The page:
Looking at the sweep of the history of the left this century, there has been
    far too much inhumanity, too much righteousness and the appropriation of
    power based on bad (or good) ideas badly applied and with no accountability.
    OK, Stalkinism is exemplary of this, and the left is by no means reducible to
    Stalinism; but, in the current era of virtually unopposed mutli-national
    capitalism, it seems that we are paying, globally and collectively, a very
    high price for the sins committed in the name of socialism, revolutionary
    anti-imperialism, liberation, and the like. My main "complaint" of the 60s
    generation as one who "missed" the 60s has nothing to do with some people
    becoming Yuppie sell-outs, or the self-indulgence, or the cloying refusal of
    some boomers to accept growing older (one CAN do this, while remaining
    "forever young" in spirit and heart). Rather, it is that people on the left
    did not more lovingly and vigilently protect their own ideals and preserve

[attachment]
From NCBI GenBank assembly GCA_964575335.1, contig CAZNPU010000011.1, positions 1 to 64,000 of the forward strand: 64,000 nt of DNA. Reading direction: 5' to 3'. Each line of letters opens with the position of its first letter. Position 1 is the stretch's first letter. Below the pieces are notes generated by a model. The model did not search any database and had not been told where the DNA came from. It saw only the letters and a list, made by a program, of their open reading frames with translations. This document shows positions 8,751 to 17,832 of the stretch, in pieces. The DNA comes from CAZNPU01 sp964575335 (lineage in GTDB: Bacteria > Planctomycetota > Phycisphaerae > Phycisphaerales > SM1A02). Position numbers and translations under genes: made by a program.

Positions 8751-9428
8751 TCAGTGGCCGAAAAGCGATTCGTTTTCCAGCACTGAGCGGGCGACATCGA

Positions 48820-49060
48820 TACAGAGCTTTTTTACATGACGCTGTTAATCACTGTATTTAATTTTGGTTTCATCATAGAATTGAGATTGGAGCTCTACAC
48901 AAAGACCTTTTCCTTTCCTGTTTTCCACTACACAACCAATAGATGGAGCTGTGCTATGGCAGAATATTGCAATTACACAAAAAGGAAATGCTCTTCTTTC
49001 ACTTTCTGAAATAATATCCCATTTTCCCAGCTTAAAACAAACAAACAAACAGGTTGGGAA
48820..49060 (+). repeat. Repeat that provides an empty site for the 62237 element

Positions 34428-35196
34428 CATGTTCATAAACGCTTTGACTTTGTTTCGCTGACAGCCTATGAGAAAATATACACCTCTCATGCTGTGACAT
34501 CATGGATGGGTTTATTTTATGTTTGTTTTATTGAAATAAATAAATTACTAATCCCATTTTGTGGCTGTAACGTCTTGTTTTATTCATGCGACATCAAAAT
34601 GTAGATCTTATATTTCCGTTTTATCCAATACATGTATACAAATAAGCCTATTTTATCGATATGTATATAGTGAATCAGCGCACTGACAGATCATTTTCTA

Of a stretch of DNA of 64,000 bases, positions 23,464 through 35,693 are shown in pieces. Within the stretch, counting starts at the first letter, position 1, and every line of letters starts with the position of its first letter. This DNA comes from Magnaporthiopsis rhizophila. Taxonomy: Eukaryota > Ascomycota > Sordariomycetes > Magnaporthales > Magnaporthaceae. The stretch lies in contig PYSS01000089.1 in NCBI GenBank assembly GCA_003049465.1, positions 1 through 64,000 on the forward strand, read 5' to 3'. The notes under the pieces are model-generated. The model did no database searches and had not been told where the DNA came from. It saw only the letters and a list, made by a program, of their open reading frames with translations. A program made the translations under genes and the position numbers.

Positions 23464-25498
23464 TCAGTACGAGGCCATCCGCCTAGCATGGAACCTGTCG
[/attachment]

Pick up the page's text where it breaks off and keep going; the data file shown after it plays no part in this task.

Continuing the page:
the integrity of their own movement. The dogmatism, egotism, righteousness,
    backbiting, compromise of values, no-nothingism -- all so pronounced in the
    very late 60s -- had dire consequences. Historical opportunities like the
    60s don't come around often. All the acheivements of the era that Brent
    Green so eloquently ennumerated are to be celebrated and cherished. And yet
    I still wish that the movement could have had it together enough to have been
    more successful, to have changed more, done more, and lasted longer. That's
    more a compliment than an indictment, but one tinged with a measure of
    sadness that certain opportunities were needlessly missed. The 60s, then,
    are for me at once a source of inspiration, an object of a kind of reverance,
    and a cautionary tale about the hazards of radical protest.

    Back to the Panthers. I don't mean to single them out or to equate their
    limitations with the worst of what the left has historically done. Every
    subset of the movement had serious problems, progressive as well as
    regressive qualities. It is, rather, to say that the Panthers should neither
    be naively lionized nor demonized -- something, it seems, almost no one on
    the list (save Horrowitz) is interested in doing.

    I'll stress a few points. Neither the BPP nor the Black Power movement as a